Diet soda may be healthier than regular soda, however, it is important to note that moderation is essential and in the long-run, you must focus on eliminating soda from your life altogether. Instead, enjoy healthier beverages, such as freshly squeezed fruit juices and smoothies.
2. Fatty Foods
Carbohydrates are the most notorious food group that can harm patients suffering from type 2 diabetes. However, carbs are not the only one to blame, as patients with this disease also need to be mindful of fatty foods. Food items that are rich in fat don’t cause a direct increase in blood sugar levels, instead, they trigger the body to build an insulin resistance. Since fatty foods require a long time to digest, they can impact the timing of the increases in blood sugar levels.
It is healthy to consume fat-rich meals in moderately mindful portions, however, it is important to be aware that consuming large quantities of fat-filled meals, more than 40 grams, can cause serious complications in managing blood sugar levels.
Often, a food that we believe is absolutely harmless can cause grave harm to our blood sugar. Therefore, it is instrumental to be mindful of the impact of each food and ingredient you consume. Keeping track of your consumption is essential for effectively managing your blood sugar levels.
3. Skipping Breakfast
Breakfast happens to be most important meal of a day, and this meal is much more important for a patient suffering with type 2 diabetes. A study examined the food consumption of 22 patients suffering from type 2 diabetes, along with their blood sugar levels for a period of two days. The only difference between the two days was that one morning, the patients consumed breakfast, and the next day, they skipped it.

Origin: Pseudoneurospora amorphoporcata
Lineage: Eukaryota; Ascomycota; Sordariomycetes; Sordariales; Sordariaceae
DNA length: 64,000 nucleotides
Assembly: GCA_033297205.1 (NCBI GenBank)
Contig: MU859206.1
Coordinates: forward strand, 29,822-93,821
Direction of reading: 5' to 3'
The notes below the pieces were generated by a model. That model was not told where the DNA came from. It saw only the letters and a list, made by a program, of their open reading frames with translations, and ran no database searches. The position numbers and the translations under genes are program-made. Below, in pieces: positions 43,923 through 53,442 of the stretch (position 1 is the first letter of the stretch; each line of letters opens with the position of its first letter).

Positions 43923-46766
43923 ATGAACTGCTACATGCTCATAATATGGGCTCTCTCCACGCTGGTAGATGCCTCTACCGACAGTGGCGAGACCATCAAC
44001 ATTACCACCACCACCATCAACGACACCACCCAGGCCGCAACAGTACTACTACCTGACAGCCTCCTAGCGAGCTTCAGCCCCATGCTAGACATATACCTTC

The results revealed that on the day the patients missed their breakfast, they experienced blood sugar spikes throughout the day. The researchers concluded that missing the first meal of the morning can have a negative impact on the functions of the pancreatic beta cells, which are responsible for producing insulin.
However, it is important to note that you cannot have just any food item for breakfast and experience healthy blood sugar-regulating effects. It is important to be mindful of what you eat for breakfast. Experts strongly recommend diabetic patients to avoid sugary cereals and orange juice that comes out of a box. It is important to pack up your body with a healthy blend of nutrients in the morning, and avoid taking carbs. For instance, you can have some eggs with mushrooms, tomatoes and spinach, or even a bowl of oatmeal with nuts and berries.
4. Eating a Heavy Dinner
The human body naturally has a better glucose tolerance in the morning as compared to the night. A recently conducted 8-day study reveals that the body’s natural clock, medically termed as the circadian rhythm, has a profound impact on our blood sugar levels. The researchers examine the eating patterns of 14 healthy participants after they were made to eat a meal at 8 in the morning, and another meal at 8 in the night.